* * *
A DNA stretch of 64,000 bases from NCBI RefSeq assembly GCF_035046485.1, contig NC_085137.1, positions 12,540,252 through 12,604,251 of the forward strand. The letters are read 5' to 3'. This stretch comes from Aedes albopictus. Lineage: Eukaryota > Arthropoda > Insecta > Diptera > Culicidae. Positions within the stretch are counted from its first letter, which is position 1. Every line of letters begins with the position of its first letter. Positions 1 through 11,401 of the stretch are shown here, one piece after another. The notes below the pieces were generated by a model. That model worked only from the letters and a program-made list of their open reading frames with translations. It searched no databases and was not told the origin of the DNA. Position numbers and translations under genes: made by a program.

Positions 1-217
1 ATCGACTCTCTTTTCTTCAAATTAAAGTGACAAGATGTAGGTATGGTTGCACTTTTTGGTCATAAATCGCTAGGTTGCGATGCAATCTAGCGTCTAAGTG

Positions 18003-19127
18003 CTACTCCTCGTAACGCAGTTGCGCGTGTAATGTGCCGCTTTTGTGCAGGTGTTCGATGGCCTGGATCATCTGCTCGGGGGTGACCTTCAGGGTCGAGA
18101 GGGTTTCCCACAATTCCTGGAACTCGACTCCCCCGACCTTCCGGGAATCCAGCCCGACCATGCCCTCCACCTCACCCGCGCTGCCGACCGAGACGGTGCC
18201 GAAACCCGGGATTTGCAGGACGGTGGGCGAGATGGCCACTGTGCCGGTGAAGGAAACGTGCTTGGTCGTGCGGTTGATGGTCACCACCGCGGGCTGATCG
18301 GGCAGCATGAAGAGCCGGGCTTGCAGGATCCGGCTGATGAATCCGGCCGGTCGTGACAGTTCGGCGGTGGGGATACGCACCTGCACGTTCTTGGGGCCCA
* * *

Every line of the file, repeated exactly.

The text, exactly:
A DNA stretch of 64,000 bases from NCBI RefSeq assembly GCF_035046485.1, contig NC_085137.1, positions 12,540,252 through 12,604,251 of the forward strand. The letters are read 5' to 3'. This stretch comes from Aedes albopictus. Lineage: Eukaryota > Arthropoda > Insecta > Diptera > Culicidae. Positions within the stretch are counted from its first letter, which is position 1. Every line of letters begins with the position of its first letter. Positions 1 through 11,401 of the stretch are shown here, one piece after another. The notes below the pieces were generated by a model. That model worked only from the letters and a program-made list of their open reading frames with translations. It searched no databases and was not told the origin of the DNA. Position numbers and translations under genes: made by a program.

Positions 1-217
1 ATCGACTCTCTTTTCTTCAAATTAAAGTGACAAGATGTAGGTATGGTTGCACTTTTTGGTCATAAATCGCTAGGTTGCGATGCAATCTAGCGTCTAAGTG

Positions 18003-19127
18003 CTACTCCTCGTAACGCAGTTGCGCGTGTAATGTGCCGCTTTTGTGCAGGTGTTCGATGGCCTGGATCATCTGCTCGGGGGTGACCTTCAGGGTCGAGA
18101 GGGTTTCCCACAATTCCTGGAACTCGACTCCCCCGACCTTCCGGGAATCCAGCCCGACCATGCCCTCCACCTCACCCGCGCTGCCGACCGAGACGGTGCC
18201 GAAACCCGGGATTTGCAGGACGGTGGGCGAGATGGCCACTGTGCCGGTGAAGGAAACGTGCTTGGTCGTGCGGTTGATGGTCACCACCGCGGGCTGATCG
18301 GGCAGCATGAAGAGCCGGGCTTGCAGGATCCGGCTGATGAATCCGGCCGGTCGTGACAGTTCGGCGGTGGGGATACGCACCTGCACGTTCTTGGGGCCCA